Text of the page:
If history is any guide, the probabilities indicate that these imbedded contradictions will finally be resolved through the unfolding of catastrophic events. This outcome is all the more regrettable that we have both the experience, the knowledge and the resources to deal constructively with these immense challenges but chances are that national and individual egoisms as well as the greed factor are most likely to gain the upper hand.
It is therefore hardly surprising that in the face of so many implicit and explicit contradictions, financial markets behave in such a highly unpredictable manner.
I would like, in conclusion, to summarise my assessment of addressing the financial in the form of a parable.
Dealing with the financial crisis can be compared to 3 men seeking treatment for gangrene.
The first goes to his doctor who recommends the immediate amputation of a leg; after a painful convalescence and having made significant adjustments to his way of life, the patient resumes a productive and gratifying activity.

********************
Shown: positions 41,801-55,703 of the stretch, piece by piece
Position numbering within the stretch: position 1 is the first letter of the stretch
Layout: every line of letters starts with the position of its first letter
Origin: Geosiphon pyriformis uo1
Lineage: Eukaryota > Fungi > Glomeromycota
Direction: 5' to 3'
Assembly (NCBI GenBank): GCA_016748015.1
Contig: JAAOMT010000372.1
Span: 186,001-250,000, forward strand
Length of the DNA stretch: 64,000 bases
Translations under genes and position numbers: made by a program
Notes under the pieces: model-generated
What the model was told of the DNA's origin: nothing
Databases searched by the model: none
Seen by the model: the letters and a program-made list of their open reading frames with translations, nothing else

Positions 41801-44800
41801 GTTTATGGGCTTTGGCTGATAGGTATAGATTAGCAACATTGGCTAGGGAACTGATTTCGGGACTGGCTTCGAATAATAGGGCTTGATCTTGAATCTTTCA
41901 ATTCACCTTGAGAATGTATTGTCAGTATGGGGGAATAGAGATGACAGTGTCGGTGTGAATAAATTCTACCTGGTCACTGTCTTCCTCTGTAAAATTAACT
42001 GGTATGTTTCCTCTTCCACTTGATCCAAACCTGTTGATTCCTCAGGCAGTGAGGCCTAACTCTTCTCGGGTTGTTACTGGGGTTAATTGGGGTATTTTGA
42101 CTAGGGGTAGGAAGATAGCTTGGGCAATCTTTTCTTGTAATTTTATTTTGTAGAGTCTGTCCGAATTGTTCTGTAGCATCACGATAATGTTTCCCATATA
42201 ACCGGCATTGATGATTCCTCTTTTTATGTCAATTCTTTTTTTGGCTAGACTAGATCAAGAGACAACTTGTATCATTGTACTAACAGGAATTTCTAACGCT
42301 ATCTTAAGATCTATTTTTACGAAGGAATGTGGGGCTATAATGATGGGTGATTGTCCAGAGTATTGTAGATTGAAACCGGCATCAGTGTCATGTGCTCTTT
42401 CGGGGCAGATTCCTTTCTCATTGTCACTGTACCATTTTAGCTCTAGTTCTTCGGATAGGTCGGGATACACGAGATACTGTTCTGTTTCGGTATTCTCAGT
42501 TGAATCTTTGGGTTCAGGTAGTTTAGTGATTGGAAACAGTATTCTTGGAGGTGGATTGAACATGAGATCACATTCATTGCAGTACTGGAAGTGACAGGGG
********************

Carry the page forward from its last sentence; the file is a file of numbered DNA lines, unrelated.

The second is told that he should be patient because a conference of specialists on the subject is to be held next year at the WHO and that, in the mean time he should take some pills that should see him through the intervening period; for the next two years he has sleepless nights, anxiety paralysing any new initiative and he becomes increasingly aggressive and intolerant with his neighbours. After a two year delay both legs must be amputated.
The third patient is told not to worry, that he does not need treatment and should carry on as before; a year later his friends attend his funeral.
Deciding on submitting to amputation needs a lot of courage, but is, in the end, the only viable solution. “That those who have ears…..”.
Brussels, 27th August 2010
Paul N. Goldschmidt
Director, European Commission (ret); Member of the Thomas More Institute.
Tel: +32 (02) 6475310 +33 (04) 94732015 Mob: +32 (0497) 549259